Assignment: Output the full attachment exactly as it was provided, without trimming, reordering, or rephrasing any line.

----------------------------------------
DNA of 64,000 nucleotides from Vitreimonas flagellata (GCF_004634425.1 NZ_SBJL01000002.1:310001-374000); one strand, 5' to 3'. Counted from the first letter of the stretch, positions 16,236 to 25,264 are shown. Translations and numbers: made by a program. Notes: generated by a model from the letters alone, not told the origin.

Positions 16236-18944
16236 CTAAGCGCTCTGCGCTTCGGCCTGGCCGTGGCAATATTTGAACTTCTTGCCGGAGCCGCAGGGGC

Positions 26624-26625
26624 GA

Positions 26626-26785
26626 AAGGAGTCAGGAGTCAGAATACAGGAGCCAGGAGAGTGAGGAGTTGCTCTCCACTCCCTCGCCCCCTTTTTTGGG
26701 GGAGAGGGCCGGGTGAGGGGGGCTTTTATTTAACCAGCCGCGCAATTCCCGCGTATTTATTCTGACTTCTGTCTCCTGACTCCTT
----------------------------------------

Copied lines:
DNA of 64,000 nucleotides from Vitreimonas flagellata (GCF_004634425.1 NZ_SBJL01000002.1:310001-374000); one strand, 5' to 3'. Counted from the first letter of the stretch, positions 16,236 to 25,264 are shown. Translations and numbers: made by a program. Notes: generated by a model from the letters alone, not told the origin.

Positions 16236-18944
16236 CTAAGCGCTCTGCGCTTCGGCCTGGCCGTGGCAATATTTGAACTTCTTGCCGGAGCCGCAGGGGC

Positions 26624-26625
26624 GA

Positions 26626-26785
26626 AAGGAGTCAGGAGTCAGAATACAGGAGCCAGGAGAGTGAGGAGTTGCTCTCCACTCCCTCGCCCCCTTTTTTGGG
26701 GGAGAGGGCCGGGTGAGGGGGGCTTTTATTTAACCAGCCGCGCAATTCCCGCGTATTTATTCTGACTTCTGTCTCCTGACTCCTT